When I die, I’m asking for those hours back

End of Induction Week. Warwick Business School is committed to diversity, so of course the week included a lengthy diversity lecture in the very first week. It finished about twenty minutes ago, and took nearly four hours.

And when I die, I want those four hours back.

The guest presenter – an affable French chap – did a reasonable job, considering the complexity of his PowerPoint material (approximately 88,0000 slides, each festooned with a different, stupefyingly complex, and largely inpenetrable diagram.) But I can’t help feeling that all these endless nods to political correctness – understanding our differences, celebrating our cultural diversity – is having the opposite effect to the one intended.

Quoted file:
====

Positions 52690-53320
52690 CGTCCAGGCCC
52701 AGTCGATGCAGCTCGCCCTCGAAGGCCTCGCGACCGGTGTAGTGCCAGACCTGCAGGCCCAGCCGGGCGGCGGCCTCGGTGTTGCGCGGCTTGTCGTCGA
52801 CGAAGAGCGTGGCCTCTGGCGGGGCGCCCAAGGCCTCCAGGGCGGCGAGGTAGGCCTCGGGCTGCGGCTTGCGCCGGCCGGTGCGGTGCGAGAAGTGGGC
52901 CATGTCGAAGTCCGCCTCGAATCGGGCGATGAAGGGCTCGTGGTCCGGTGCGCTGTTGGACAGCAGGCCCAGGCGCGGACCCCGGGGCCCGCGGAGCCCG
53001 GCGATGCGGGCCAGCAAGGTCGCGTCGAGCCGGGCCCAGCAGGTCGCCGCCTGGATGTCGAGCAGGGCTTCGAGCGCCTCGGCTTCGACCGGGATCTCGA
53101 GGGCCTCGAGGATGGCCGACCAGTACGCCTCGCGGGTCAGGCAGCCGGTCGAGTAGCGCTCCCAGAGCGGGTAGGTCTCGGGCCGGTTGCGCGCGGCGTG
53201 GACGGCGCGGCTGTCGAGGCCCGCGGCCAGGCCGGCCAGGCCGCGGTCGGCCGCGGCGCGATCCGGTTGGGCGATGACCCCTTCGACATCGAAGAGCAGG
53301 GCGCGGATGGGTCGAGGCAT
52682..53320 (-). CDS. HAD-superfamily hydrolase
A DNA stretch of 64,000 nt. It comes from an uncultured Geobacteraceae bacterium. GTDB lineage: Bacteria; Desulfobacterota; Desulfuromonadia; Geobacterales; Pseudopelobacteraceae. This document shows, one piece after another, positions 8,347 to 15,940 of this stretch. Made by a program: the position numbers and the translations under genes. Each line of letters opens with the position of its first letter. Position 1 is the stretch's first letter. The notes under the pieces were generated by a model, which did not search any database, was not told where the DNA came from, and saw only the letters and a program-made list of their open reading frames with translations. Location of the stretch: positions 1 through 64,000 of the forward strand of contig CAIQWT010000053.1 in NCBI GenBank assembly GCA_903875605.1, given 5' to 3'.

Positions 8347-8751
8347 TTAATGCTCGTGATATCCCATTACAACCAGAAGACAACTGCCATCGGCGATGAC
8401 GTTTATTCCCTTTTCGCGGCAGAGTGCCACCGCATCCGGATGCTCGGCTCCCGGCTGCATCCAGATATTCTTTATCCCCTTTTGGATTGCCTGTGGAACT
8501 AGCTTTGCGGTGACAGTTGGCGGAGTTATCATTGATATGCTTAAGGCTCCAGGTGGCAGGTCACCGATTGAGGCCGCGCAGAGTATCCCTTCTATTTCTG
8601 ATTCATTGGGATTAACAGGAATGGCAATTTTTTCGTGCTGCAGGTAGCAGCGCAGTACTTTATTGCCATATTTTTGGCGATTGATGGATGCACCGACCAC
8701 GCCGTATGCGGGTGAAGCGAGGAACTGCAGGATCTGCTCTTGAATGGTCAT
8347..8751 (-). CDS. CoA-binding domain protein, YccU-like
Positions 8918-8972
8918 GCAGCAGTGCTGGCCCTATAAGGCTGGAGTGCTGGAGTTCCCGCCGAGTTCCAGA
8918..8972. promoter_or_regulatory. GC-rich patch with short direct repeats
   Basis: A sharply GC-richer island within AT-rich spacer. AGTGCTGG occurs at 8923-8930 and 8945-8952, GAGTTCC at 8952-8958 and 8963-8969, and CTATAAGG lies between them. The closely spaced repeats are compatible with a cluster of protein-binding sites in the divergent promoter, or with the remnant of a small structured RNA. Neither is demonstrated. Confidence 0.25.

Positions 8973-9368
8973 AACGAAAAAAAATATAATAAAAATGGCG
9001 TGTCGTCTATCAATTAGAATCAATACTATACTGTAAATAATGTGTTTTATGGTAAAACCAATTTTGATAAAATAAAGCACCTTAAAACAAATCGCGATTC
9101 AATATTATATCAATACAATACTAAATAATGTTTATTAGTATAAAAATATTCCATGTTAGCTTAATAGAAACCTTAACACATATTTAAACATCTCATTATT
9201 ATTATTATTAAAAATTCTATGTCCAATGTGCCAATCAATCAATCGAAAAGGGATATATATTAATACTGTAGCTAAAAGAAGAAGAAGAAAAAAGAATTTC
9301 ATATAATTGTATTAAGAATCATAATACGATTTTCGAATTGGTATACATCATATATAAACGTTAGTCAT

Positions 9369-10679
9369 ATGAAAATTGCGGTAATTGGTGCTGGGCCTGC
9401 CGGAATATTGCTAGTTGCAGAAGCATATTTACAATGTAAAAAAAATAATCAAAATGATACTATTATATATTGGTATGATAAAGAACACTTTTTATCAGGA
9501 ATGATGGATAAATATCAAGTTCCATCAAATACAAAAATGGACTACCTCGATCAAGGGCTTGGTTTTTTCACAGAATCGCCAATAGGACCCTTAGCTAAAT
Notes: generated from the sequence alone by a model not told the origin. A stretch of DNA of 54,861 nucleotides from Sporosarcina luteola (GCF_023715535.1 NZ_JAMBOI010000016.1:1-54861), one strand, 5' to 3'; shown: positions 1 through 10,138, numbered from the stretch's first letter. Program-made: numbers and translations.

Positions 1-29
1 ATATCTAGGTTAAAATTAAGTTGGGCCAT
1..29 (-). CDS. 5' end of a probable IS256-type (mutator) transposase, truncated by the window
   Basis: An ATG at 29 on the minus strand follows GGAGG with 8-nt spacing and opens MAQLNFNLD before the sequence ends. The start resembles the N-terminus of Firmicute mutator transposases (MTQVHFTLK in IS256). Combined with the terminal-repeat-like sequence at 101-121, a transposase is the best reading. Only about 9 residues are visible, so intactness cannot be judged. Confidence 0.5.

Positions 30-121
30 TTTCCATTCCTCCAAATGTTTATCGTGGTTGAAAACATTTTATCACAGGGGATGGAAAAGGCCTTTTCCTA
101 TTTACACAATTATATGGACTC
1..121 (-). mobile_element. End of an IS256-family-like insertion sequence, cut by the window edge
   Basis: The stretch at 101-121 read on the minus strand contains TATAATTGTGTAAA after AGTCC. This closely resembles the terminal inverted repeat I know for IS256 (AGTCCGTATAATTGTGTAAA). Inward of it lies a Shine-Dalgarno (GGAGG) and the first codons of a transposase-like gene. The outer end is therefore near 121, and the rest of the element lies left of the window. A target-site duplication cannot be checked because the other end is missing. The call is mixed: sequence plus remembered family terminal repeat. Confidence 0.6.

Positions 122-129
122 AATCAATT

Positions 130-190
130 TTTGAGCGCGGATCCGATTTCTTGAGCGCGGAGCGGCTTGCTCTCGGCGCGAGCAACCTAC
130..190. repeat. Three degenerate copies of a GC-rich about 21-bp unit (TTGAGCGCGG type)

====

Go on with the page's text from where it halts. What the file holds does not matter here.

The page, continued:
All human difference constitutes a tiny fraction of one percent of DNA. The rest is just customs. And even these differences are relatively minor. The class is over 70% non-white non-British; there’s not much you can teach anyone here about diversity. And yet we all get along, laughing at the same things, getting over our differences with a handshake and a coffee. It’s just not a big problem for us. Or for anyone.

By constantly emphasising how very, very different we all are, isn’t the huge and sprawling diversity industry (for it is an industry, and a growing one, growing thanks to fear of the PC brigade) making the problem worse? Driving a wedge between cultures, instead of bringing them together?

On second thoughts – well, of course that’s the (unstated) intention. Driving such wedges is how the diversity industry grows. And everyone entering business is going to see a whole lot more of these PowerPoints, each one blowing up quirks of behaviour into huge, business-threatening issues, and the diversity consultants will grow fat on the back of it all.

Such presentations aren’t about diversity, really. They’re just about marketing.

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